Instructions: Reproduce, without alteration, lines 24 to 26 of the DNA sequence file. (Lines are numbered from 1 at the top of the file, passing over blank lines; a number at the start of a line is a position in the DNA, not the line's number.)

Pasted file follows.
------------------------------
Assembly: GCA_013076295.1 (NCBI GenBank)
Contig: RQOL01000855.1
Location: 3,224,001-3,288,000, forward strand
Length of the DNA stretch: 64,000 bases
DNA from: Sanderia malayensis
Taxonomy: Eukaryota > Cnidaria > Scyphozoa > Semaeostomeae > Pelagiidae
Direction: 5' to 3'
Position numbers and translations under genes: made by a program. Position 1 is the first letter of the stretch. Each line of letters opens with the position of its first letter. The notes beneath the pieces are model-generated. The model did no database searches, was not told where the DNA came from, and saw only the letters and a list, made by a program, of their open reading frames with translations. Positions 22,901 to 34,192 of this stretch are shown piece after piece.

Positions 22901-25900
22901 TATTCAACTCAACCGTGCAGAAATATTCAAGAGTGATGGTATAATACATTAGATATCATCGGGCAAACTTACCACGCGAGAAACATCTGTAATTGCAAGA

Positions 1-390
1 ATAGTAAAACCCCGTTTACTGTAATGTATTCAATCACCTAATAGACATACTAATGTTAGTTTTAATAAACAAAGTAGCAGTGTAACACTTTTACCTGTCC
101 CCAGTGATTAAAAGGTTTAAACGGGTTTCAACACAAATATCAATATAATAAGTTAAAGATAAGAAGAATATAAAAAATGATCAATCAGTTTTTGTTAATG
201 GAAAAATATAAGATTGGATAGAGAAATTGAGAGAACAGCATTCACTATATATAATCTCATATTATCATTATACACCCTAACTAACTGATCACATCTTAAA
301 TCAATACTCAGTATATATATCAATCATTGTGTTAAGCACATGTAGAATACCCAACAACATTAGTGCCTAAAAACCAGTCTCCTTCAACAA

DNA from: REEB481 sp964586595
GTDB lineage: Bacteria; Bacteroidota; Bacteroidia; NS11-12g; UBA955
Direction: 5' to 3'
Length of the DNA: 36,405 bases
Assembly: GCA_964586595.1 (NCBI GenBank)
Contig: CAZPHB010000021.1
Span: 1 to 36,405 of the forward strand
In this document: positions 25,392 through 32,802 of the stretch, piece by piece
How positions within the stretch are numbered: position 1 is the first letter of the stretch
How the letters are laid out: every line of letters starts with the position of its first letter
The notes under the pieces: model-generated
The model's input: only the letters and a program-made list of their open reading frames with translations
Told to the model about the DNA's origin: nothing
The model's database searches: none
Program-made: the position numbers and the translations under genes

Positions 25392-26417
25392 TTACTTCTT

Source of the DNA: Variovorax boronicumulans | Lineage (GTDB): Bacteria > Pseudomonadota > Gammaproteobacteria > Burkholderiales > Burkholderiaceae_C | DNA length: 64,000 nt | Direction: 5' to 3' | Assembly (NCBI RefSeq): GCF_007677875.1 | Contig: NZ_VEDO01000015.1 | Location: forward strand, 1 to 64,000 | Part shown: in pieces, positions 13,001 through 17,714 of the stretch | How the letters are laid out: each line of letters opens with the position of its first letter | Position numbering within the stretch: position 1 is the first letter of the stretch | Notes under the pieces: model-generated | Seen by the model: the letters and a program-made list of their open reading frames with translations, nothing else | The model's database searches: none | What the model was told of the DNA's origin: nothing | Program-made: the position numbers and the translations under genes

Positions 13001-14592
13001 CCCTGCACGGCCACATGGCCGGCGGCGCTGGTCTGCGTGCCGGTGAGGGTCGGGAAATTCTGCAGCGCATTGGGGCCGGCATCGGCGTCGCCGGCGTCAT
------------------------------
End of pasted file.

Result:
How positions within the stretch are numbered: position 1 is the first letter of the stretch
How the letters are laid out: every line of letters starts with the position of its first letter
The notes under the pieces: model-generated